Sunday, October 2, 2011

Ardbeg 10, Old and New

I recently opened a newer bottle of Ardbeg 10 and found it did not live up to my previous tasting.  It seemed much maltier and younger than I remembered without as much of the wonderful mouth-feel or apple notes.  It still has great smoke and peat though, and I would guess I'd grade this bottle out at about an 89.

Doing some research on Ardbeg, I find that the distillery was moth-balled before Glenmorangie bought it in 1997, and that from 1997 until about 2008, Ardbeg 10 was released using old stocks of whisky.  The result was that much of this whisky was actually much older than 10 years and some of these bottles are extraordinary.  Luckily, I have an extra bottle from the time I bought my purchase for the first review.  The bottle code begins with L8, meaning it was bottled in 2008 and likely one of the last bottlings of the old stock of whisky.  The newer bottle I have begins with L9 and is likely one of the first bottlings of the newly available 10-year-old whisky.  It will be interesting to see how Ardbeg 10 continues to evolve in the future.


  1. This is interesting. I quite like to see variety even in a "standard" release from a distillery...I suppose I'm somewhat conditioned to expect "GlenAngus X" to always taste exactly the same, and I suppose it's sort of a testament (I guess...) to the distillers that it almost always does, but I think it's far more exciting to find variety amongst "X-aged" releases. In my mind, it hearkens back to the 19th and early 20th century, when this notion of standardization was thoroughly non-existent, though so too were the notions of quality control, so I guess it's more of an imagined past that I'm yearning for.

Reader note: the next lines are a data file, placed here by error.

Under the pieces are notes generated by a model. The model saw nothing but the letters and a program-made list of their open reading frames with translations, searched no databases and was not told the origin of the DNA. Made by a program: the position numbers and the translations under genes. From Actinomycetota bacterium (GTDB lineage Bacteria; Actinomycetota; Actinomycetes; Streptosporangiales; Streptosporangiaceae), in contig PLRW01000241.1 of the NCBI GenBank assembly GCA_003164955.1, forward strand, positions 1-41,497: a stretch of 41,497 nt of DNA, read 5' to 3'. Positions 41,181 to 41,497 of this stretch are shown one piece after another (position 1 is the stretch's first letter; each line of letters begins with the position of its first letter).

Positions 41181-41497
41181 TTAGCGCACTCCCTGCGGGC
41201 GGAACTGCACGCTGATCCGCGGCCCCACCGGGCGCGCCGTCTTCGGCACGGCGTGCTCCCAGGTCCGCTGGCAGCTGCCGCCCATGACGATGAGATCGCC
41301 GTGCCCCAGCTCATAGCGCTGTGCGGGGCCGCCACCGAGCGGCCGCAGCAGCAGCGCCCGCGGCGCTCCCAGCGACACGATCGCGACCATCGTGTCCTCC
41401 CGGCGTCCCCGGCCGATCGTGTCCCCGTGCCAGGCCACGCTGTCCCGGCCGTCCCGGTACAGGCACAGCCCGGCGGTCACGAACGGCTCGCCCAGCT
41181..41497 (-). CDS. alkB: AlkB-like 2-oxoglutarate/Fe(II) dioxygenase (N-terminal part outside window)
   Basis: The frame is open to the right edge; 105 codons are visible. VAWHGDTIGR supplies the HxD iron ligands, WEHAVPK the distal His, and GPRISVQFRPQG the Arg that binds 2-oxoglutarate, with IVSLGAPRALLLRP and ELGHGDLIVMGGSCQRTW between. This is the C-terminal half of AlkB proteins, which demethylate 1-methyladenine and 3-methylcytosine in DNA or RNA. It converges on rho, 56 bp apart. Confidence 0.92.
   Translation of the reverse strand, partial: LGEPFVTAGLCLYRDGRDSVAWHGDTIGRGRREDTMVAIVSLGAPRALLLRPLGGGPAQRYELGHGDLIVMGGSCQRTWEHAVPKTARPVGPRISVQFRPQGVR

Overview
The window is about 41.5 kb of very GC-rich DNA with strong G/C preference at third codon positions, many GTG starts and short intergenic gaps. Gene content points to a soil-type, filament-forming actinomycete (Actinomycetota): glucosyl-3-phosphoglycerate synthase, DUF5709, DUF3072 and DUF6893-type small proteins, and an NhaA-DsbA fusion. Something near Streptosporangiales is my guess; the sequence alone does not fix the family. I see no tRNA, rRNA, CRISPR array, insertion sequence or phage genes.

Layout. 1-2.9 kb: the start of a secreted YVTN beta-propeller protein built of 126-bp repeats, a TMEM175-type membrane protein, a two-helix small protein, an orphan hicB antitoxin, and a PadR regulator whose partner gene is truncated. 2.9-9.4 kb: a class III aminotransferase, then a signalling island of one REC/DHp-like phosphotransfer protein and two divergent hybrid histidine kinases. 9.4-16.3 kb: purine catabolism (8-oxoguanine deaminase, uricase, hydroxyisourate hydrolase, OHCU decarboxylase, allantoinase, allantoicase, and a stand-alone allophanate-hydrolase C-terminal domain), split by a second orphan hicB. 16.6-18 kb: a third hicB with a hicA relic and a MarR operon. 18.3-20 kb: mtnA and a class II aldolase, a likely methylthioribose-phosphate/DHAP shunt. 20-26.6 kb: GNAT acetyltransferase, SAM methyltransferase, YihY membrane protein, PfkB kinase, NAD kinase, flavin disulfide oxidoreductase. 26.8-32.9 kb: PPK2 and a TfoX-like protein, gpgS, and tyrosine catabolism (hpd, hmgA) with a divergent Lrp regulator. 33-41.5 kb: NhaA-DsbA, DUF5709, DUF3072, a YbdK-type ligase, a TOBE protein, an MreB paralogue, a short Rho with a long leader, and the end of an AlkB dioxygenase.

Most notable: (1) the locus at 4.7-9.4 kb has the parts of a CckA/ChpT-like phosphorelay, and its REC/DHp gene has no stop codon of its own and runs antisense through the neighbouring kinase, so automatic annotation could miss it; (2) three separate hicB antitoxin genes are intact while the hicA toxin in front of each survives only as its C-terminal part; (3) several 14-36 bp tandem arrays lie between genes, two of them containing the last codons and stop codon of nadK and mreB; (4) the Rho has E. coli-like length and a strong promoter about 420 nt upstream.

At any rate, rambling aside, that's pretty cool, and I must say, I did not know that Ardbeg was mothballed in the recent past.

  2. Interesting post. If you watch Ralfy's vlogs at all (, he talks about this issue, and basically says the same thing: that while demand was low in the 90's and early 2000's, they were able to add older stock to the 10 year old to bring up the quality and sell more. But while demand is high, quality can go down and they keep selling. Ah, economics! Ralfy has been forcasting the reduction in quality for the last couple years.

  3. Glendronach Distillery is doing the exact same thing right now. They were mothballed from 1996 to 2002. As such the Glendronach 12 is composed entirely of whisky made back in '96 since the new make produced in 2002 isn't old enough (meaning the 12 year bottle is actually 15 years). I predict we'll start tasting a difference by 2014.